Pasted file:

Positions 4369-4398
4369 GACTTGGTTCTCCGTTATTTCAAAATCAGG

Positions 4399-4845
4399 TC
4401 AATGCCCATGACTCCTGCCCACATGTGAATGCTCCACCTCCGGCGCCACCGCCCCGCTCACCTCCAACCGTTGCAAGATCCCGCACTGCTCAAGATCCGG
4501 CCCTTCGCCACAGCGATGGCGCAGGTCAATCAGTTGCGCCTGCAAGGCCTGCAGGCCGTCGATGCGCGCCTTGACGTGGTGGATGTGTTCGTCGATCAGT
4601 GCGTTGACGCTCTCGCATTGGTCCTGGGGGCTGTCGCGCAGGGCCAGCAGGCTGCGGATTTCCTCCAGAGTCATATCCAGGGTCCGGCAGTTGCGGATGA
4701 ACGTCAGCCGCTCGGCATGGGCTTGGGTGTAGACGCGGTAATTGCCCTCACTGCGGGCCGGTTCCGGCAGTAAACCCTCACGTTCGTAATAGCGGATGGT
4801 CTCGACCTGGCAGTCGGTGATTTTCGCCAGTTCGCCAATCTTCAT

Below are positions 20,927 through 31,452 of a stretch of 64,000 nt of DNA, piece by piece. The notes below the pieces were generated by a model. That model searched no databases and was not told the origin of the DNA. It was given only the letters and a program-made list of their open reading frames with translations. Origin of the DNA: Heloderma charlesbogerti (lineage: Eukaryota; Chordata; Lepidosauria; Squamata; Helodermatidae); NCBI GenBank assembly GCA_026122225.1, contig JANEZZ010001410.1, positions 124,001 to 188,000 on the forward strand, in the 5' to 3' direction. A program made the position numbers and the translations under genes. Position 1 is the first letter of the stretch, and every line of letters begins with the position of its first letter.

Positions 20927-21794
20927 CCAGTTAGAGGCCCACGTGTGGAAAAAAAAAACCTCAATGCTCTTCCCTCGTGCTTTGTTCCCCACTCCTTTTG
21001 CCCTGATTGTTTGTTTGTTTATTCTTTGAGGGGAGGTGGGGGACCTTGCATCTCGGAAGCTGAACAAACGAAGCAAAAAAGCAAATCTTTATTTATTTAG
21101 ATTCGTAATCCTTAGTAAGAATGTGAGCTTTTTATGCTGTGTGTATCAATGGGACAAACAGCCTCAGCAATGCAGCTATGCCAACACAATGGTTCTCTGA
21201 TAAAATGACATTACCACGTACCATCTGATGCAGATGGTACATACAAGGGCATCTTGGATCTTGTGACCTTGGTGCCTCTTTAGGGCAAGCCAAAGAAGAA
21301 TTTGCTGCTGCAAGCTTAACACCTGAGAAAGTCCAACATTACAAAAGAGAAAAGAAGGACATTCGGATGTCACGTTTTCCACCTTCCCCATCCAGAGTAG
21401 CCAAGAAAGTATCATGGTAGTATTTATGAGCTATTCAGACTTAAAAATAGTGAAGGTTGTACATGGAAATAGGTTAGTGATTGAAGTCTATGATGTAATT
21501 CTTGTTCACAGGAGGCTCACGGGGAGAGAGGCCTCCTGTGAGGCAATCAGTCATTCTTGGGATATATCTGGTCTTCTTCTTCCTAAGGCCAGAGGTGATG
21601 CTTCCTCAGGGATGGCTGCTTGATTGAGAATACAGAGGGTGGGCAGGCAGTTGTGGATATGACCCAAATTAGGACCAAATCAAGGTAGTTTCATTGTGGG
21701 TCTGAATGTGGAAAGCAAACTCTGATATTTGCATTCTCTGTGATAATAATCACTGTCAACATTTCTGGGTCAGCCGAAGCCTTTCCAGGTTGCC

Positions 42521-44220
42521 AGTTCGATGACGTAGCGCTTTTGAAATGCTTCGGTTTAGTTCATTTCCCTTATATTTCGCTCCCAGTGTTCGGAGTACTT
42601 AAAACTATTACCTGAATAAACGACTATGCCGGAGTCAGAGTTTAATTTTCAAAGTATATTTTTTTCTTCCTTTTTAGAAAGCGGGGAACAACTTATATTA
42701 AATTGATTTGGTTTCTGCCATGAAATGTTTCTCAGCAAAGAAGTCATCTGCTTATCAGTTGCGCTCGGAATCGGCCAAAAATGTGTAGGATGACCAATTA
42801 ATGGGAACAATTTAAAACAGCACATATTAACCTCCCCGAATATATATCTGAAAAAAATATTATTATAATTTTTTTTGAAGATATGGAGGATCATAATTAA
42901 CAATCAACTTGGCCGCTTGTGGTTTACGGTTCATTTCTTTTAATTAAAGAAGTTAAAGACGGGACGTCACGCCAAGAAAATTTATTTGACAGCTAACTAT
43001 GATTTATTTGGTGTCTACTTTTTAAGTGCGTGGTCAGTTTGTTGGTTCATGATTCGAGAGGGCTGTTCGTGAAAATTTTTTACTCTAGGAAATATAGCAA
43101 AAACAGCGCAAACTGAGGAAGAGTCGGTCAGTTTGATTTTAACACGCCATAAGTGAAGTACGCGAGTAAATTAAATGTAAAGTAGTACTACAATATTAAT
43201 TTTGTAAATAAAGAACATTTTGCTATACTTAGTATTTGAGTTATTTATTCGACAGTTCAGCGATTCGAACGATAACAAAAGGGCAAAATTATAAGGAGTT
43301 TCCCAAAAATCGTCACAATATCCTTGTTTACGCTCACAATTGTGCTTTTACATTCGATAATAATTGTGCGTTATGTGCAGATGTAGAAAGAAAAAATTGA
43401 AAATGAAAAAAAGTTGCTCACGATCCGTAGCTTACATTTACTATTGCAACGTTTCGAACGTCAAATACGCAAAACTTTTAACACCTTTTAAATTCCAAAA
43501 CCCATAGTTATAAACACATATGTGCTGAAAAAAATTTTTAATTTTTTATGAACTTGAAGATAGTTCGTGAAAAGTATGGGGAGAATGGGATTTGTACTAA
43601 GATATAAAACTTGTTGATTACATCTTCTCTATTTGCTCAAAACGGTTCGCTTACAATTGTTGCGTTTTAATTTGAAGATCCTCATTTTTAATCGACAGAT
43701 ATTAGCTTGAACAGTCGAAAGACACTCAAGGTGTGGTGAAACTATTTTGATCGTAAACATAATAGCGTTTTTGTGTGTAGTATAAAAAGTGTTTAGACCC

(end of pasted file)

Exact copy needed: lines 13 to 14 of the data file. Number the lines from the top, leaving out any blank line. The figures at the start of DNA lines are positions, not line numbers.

21001 CCCTGATTGTTTGTTTGTTTATTCTTTGAGGGGAGGTGGGGGACCTTGCATCTCGGAAGCTGAACAAACGAAGCAAAAAAGCAAATCTTTATTTATTTAG
21101 ATTCGTAATCCTTAGTAAGAATGTGAGCTTTTTATGCTGTGTGTATCAATGGGACAAACAGCCTCAGCAATGCAGCTATGCCAACACAATGGTTCTCTGA